Then there’s the ending: well – this was the 70’s of course so there rarely was any sort of a happy ending in movies of this genre. It’s pretty nihilistic. And with it’s double-printed herky jerky slow motion (which, for some reason, is a technique I’ve always liked – it IS very 70’s) building up to a freeze-frame, it’s the most stylistic scene in the movie. But – thinking backwards from it; it really is the only ending that makes sense. The movie has been gradually building dread by all the bizarre characters just ogling the leads and the local law enforcement just snubbing them off, that it really is the logical finish: EVERYONE they meet was in on it.

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Overall, it’s an effectively made action/horror movie – little low on the actual horror though but a nice hybrid. The action/horror combo is one subgenre that CAN sometimes work, like with “The Hitcher” and the forementioned “Drive Angry“, but it can just as easily fall right flat on it’s face like in Chuck Norris‘ “Hellbound” or “Deliver Us From Evil“(which I ripped apart in one of the earlier columns). It’s a movie that could definitely be called a “Drive-In” movie. I can certainly see this being played as a double feature with something like Wes Craven‘s “The Hills Have Eyes“(that one having a similar “city folks in a camper get in way over their heads”-theme) or Elliot Silverstein‘s “The Car” (which shares the “car chases & satanism”-theme). It delivers what it promises, without making any other profound statements on life – except perhaps that considering how long the main characters drive, it makes it look like the whole rural Texas is full of satanists.

(just a small little note – the movie also prominently features the cliche which makes me groan everytime it happens: when the warning-note it found and the wives see some mysterious runes in it, what is the first thing they say? “Let’s go to the library”. And the library of course has the exact needed occult books, which even have an illustration that looks EXACTLY LIKE THE SACRIFICE RITUAL that happened. I mean EXACTLY – I think it even has the same big tree in the background. Just a little sidenote I felt mentioning…and since this is pretty much the only scene where the female leads show any kind of pro-active behavior, it stands out even more.)

 

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Pumpkinhead (1988)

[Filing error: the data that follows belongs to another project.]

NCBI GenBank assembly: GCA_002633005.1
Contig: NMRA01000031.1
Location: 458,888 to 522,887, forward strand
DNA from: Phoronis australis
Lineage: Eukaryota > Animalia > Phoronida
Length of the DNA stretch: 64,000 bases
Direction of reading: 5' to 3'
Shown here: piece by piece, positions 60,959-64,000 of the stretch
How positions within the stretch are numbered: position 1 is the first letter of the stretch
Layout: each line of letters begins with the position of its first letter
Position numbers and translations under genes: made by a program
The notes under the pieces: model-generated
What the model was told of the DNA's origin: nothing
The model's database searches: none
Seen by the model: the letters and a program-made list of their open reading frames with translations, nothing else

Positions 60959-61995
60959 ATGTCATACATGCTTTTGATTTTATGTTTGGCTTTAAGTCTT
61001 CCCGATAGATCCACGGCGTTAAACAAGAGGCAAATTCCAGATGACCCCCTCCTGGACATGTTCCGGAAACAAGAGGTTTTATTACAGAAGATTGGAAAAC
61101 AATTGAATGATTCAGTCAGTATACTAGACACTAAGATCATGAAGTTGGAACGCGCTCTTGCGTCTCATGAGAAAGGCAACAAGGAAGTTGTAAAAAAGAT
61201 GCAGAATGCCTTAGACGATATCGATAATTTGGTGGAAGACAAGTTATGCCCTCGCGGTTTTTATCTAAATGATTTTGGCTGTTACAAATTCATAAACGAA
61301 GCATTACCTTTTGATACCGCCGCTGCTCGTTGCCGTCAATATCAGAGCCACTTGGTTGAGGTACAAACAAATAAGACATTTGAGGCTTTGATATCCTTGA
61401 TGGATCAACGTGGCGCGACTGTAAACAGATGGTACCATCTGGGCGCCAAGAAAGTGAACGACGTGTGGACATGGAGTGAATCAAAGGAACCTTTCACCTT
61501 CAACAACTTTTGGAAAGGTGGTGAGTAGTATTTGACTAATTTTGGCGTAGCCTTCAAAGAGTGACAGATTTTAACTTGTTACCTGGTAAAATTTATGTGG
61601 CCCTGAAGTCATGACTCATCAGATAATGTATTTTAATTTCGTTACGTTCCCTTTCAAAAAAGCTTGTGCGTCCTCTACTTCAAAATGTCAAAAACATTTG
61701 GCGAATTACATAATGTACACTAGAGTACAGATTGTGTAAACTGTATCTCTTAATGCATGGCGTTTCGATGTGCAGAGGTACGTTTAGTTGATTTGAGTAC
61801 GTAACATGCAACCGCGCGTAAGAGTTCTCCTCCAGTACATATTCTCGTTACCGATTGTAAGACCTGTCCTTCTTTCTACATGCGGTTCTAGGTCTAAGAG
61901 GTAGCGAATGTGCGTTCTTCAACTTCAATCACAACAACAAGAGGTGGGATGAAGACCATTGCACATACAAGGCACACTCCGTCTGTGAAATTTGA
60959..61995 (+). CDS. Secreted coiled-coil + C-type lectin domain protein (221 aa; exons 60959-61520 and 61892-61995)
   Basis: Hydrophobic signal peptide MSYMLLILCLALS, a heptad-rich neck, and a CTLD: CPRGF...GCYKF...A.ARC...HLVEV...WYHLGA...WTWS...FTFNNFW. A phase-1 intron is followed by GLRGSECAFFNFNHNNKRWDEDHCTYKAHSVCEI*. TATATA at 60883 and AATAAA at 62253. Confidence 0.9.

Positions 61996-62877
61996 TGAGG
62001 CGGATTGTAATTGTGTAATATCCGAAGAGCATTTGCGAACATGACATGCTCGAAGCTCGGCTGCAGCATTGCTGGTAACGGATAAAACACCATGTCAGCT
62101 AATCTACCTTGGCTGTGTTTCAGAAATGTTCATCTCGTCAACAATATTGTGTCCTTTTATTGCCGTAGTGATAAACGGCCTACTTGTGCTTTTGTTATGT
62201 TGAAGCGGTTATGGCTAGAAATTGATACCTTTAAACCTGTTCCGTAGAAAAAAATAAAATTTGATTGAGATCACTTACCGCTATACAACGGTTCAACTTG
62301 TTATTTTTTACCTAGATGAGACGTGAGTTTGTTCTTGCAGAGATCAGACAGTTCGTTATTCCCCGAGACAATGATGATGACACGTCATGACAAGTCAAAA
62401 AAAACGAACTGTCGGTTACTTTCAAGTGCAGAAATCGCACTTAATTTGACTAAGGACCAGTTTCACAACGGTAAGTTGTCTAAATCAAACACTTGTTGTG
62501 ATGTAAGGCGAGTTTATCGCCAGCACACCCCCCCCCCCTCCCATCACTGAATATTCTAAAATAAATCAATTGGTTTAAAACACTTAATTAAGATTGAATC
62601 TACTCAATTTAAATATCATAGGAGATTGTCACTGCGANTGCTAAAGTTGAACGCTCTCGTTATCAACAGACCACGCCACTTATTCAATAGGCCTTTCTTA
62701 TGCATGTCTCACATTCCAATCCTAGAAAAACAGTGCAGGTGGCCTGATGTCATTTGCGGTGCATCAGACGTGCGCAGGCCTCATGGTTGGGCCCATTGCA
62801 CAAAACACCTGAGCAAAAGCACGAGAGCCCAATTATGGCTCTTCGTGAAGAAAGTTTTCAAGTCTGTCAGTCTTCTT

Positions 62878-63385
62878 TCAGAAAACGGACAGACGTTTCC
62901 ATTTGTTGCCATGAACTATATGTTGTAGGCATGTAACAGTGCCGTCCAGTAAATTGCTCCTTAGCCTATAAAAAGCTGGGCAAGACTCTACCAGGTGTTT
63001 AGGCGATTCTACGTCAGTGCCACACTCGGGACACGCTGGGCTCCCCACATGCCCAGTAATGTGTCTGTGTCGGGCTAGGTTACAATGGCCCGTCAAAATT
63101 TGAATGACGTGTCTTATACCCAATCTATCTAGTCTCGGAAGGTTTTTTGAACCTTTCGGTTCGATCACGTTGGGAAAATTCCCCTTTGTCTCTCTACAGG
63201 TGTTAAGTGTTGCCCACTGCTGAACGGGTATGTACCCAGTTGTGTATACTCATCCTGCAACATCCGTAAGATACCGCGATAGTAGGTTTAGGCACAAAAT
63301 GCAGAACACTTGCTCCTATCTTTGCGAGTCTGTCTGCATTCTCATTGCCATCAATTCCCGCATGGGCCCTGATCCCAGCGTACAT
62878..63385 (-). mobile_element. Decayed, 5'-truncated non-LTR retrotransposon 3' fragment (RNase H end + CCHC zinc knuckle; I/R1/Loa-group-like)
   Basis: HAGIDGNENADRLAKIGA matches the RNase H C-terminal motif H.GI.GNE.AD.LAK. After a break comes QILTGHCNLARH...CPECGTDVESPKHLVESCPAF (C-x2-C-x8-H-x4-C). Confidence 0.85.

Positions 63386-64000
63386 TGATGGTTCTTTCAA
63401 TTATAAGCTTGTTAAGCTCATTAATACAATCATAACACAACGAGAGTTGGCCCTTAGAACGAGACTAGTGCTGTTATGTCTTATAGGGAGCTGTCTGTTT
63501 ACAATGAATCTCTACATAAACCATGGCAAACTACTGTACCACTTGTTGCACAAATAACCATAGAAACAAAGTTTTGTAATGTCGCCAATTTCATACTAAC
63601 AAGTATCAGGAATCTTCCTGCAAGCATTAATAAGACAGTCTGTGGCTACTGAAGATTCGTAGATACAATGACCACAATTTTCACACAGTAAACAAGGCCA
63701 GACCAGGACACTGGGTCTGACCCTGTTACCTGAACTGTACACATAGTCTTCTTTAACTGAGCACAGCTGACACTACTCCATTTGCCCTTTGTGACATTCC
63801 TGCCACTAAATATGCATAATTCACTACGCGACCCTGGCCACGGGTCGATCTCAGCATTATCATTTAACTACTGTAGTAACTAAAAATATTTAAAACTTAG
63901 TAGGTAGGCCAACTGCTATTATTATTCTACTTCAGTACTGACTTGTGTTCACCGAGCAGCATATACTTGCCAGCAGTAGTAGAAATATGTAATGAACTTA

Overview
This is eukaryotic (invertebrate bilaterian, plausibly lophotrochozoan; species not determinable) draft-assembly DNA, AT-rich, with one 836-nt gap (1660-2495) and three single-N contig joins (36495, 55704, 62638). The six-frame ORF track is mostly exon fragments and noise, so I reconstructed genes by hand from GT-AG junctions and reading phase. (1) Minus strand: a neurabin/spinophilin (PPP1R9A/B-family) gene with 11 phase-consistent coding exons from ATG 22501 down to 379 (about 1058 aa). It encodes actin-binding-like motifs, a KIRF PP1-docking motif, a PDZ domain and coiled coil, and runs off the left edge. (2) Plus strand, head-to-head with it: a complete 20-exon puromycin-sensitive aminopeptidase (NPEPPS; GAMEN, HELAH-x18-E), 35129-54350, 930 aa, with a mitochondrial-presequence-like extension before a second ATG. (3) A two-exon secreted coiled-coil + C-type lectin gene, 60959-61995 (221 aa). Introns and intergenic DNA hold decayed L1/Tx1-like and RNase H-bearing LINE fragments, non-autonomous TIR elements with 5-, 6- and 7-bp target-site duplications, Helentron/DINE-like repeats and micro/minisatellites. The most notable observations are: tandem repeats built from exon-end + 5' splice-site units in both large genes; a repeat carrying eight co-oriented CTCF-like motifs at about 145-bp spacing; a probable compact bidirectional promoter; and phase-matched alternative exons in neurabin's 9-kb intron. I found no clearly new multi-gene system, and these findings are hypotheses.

Dir: Stan Winston
Scr: Stan Winston, Richard C. Weinman, Gary Gerani, Mark Patrick Carducci

In 1957, young Ed Harley witnesses an injured man chased by someone – or someTHING – appear to his father’s farm, only to be shut out completely as his father says “we can’t be involved”. The man get brutally killed as Ed watches from his window. 30 years later older Ed (Lance Henriksen) is keeping a small store and is a single father of a son, Billy. A group of youngsters from the big city take a pit-stop by the store before going to a nearby cabin. As some of them take a rest from the long drive, two of them take out their dirtbikes and let it rip on the nearby field (here’s actually a unifying theme with “Race With the Devil – in that film Oates and Fonda ALSO had dirtbikes stored in the back of the RV and they had a little race around their camp site). Ed goes to make a delivery and leaves Billy to mind the store. As Billy runs after his pet dog, he gets hit by Joel (John D’Aquino) who is in the middle of performing a jump. The hit is hard, and Billy is mortally injured. Joel, terrified because he has been drinking and has had problems with the police before, packs up his bike and tells everyone to leave. Only Steve (Joel Hoffman) decides to stay behind to take care of the kid. Ed returns and is horrified by what he finds. He takes Billy home only to watch him die in his arms. Completely broken, Ed drives to the homestead of some mountain people, asking where “the woman” lives. One of the people shows Ed the way for some payment and he arrives to a cabin deep within the woods, where an old crone named Haggis (Florence Schauffer) lives. She says she can’t do anything for the dead, but she CAN help “set things right” and tells Ed to go dig out a creature buried under a pumpkin patch in an old gravesite. Using blood magic, the creature is awakened and “Pumpkinhead” is set to give Ed some revenge over his dead son. Only Ed soon finds out that revenge comes with a price…

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Again, here is a film I had been aware of ever since my “Fangoria”-reading days in early 90’s, but one I hadn’t gotten a chance to see until now. I doubt it ever got a theatrical release here and the VHS rental tape was probably heavily censored. Oh, well – better late than never, as “Pumpkinhead” turned out to be quite a ride. The late Stan Winston was of course a legend in the field of practical makeup and creature effects, but this movie proved that he definitely had talent in the field of movie directing as well – I think that comes from learning & working with people like James Cameron. And also as I understand, Winston was always pretty involved with the scenes featuring his work anyways. And of course it helps to surround yourself with other talented people, like cinematographer Bojan Bazelli (who would go on working as a DP in for example Abel Ferrara’s “King of New York”, “Body Snatchers” and Dominic Sena’s “Kalifornia”). And it goes without saying that the creature effects in the film are top of the line. The titular monster has a great visual look, great movement and quite a sadistic and savagely manner of disposing it’s victims. And of course, as the creature has a connection via blood to the one who summons it, they incorporated some of Lance Henriksen’s facial features to it – which just adds to the creepiness of it.